Let the media games begin! Probably, perhaps, and before too long. Maybe.

Australia’s media companies are all cashed up and raring to go, but Senator Helen Coonan has yet to say when she plans to fire the gun and proclaim the new media ownership laws, a moment that will trigger a flurry of takeovers and mergers.

Meanwhile Shadow Communications Minister Stephen Conroy’s office claims “active consideration” is being given to the question of what to do if the laws are not proclaimed and Labor comes to power.

Proclamation can’t occur until the Australian Communications and Media Authority has finished its homework. There are two parts to this: completion of a register of ownership, and work to do with the licence conditions for regional broadcasters to ensure levels of local content and declaration of cross ownership following mergers. ACMA told Senate Estimates last week that this work would be completed within weeks.

Yet, under questioning, Coonan would commit only to proclamation sometime this year. Her office declined to expand on that this morning. “We’re not entering into any speculation on timelines,” a spokeswoman said.

So is the Howard Government having second thoughts? A media feeding frenzy, fuelled by anonymous foreign private equity cash may be the last thing the Government needs in an election year when there are already sensitivities about iconic local companies falling into foreign hands.

On the other hand the Government can hardly afford to p-ss off the big media companies by leaving them all cashed up with nowhere to go. It would be extraordinary if it squibbed it. Fifteen billion dollars of media deals hang in the balance.

To recap on the contenders cashed up, poised and waiting for the starter’s gun: Both Kerry Stokes’ Channel Seven and the Packer organisation have brought in private equity cash through deals that can’t be fully consummated until the laws go through. Both organisations will be buyers – though Packer may be more interested in casinos than media.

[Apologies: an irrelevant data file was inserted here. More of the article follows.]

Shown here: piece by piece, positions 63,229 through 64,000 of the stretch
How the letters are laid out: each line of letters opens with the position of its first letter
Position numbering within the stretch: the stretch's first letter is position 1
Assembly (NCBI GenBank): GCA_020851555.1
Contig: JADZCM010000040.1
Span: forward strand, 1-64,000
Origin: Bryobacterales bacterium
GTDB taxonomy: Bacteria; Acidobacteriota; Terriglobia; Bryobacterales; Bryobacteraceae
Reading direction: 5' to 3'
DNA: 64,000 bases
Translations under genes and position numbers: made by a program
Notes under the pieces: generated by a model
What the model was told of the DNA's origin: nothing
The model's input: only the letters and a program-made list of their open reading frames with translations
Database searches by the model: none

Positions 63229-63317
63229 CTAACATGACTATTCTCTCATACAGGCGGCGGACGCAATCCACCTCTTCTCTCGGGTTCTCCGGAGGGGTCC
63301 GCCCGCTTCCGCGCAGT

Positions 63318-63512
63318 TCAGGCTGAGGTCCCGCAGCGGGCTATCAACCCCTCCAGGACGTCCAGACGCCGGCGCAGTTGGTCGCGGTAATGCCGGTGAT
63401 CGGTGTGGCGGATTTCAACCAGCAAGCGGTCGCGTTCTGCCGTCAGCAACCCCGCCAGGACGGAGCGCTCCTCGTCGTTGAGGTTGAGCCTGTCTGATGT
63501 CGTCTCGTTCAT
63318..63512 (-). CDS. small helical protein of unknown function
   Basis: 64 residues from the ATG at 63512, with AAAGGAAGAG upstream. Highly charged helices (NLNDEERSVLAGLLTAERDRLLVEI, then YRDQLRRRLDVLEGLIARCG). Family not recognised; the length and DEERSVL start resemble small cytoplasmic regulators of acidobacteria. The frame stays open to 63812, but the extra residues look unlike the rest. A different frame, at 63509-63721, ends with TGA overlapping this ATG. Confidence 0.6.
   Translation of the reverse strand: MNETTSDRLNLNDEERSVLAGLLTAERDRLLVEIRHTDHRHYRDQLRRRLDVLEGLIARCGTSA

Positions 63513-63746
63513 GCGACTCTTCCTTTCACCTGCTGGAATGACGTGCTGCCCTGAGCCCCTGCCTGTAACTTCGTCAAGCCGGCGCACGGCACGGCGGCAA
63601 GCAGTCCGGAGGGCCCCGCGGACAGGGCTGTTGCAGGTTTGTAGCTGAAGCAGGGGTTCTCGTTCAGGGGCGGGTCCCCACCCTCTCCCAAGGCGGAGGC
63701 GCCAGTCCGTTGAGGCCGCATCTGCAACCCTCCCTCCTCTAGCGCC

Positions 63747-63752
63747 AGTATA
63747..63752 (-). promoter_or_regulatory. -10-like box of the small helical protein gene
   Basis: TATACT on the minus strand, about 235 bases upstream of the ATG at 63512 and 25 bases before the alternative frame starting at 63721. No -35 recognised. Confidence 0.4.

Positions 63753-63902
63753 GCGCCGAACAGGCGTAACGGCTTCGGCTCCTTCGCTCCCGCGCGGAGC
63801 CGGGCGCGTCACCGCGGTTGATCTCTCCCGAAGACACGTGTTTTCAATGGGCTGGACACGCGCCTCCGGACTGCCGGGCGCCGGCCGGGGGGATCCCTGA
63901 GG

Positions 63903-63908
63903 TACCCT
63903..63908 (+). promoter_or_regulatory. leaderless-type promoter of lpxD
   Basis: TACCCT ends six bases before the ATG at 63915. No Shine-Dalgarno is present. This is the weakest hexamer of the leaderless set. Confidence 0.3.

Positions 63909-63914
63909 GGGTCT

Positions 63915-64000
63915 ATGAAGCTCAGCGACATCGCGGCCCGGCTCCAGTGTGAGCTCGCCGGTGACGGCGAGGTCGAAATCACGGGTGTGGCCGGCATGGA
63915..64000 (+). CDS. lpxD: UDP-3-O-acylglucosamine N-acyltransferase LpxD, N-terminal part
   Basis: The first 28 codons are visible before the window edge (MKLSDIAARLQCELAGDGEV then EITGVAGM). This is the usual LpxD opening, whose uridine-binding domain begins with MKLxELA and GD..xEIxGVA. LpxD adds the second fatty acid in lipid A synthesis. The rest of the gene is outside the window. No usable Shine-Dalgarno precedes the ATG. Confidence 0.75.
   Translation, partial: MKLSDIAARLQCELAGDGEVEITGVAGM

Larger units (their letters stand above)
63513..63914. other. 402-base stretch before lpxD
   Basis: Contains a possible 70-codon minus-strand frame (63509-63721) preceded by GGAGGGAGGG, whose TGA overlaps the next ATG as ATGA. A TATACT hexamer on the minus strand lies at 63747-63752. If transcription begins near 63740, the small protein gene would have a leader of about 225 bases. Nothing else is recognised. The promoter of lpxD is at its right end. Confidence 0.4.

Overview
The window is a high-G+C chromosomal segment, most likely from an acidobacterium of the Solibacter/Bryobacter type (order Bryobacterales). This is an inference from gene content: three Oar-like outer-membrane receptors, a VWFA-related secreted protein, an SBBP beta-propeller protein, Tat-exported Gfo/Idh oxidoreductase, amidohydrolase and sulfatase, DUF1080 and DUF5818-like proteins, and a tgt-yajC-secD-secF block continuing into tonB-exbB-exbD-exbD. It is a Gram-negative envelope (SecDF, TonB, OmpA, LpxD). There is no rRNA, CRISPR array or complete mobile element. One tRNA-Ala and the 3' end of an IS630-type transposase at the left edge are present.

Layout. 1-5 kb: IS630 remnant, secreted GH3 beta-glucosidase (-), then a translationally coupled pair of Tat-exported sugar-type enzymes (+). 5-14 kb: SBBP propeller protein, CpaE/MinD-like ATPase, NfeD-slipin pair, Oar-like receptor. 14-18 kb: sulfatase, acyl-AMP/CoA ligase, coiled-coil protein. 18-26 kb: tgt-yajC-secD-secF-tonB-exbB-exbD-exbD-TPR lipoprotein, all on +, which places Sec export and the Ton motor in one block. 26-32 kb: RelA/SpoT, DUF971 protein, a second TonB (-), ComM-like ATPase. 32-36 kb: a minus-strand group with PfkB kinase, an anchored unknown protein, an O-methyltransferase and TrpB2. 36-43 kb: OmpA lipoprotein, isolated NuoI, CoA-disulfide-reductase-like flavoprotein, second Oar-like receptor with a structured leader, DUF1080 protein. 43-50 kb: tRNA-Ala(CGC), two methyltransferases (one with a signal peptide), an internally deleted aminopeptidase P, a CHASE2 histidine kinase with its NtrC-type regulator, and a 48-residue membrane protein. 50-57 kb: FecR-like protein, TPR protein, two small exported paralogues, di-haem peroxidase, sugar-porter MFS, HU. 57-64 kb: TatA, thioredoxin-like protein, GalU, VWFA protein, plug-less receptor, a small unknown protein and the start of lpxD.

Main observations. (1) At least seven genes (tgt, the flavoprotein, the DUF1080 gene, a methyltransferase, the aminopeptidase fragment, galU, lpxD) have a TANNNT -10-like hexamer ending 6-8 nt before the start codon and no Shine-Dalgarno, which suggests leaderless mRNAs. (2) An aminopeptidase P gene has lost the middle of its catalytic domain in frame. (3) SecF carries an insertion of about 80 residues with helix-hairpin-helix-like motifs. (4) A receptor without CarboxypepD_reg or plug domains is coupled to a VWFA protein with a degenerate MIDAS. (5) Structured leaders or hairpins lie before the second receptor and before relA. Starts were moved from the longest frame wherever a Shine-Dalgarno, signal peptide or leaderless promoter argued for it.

Channel Ten’s foreign owners have hung out a “for sale” sign. The O’Reilly family’s Independent News and Media, also fuelled by private equity, is trying to buy out the shares it doesn’t own in APN with plans to use that company as a base for expansion. This week the O’Reilly family’s Dublin-based PR flack spoke to Crikey and declined to rule out a bid for Fairfax – or for anything else.

The Macquarie Bank is interested in expansion – perhaps in the WIN regional television network and other regional broadcasting assets.

Fairfax and Rural Press are planning to merge – if another deal doesn’t pip that at the post. Telstra, Fairfax and others are awaiting the auction of the two new datacasting licences.

And beneath the radar of most media commentary, foreign players are quietly flexing. Javier Moll, whose Prensa Iberica is a leading publisher in Spain and Portugal and who already owns the Adelaide Review, is quietly building a national stable of street magazines. There may be other plans. Moll has long hungered for his own Australian metropolitan daily newspaper.

Meanwhile Labor has said precisely nothing about what it will do should it come to power with the media laws not yet proclaimed. Shadow Minister for Communications Stephen Conroy has condemned what Coonan has done without offering an alternative plan.

Conroy’s office promises a comprehensive media policy will emerge after Labor’s federal conference at the end of April. Perhaps someone is beavering away on it, but Labor insiders say little work has been done on the detail so far. It is not seen as one of the issues that will turn the votes that Labor needs.

The issue is a minefield. Labor can’t afford annoy the media companies, but a new Labor Government would have to move quickly if it wanted to stop the laws. If not proclaimed, they will automatically come into force on 1 January 2008. That means a new Labor Government would need to come up with fresh legislation very fast, and get it through the Senate, where it is most unlikely to have a majority.

Stephen Allen, media analyst of Fusion Strategy, thinks there is little chance that the Government will squib the proclamation, but suggests the Government’s poor poll results could mean delay, precisely to make the media companies nervous and enable “the calling in of favours” as close as possible to the election date.

Meanwhile it’s worth remembering that just about all the major ownership moves so far have taken the analysts by surprise. The truth is nobody really knows what will happen.

Not even, to her chagrin, Senator Helen Coonan – who was once foolish enough to say she didn’t think there would be big changes as the result of her laws.

She got that wrong.

Peter Fray

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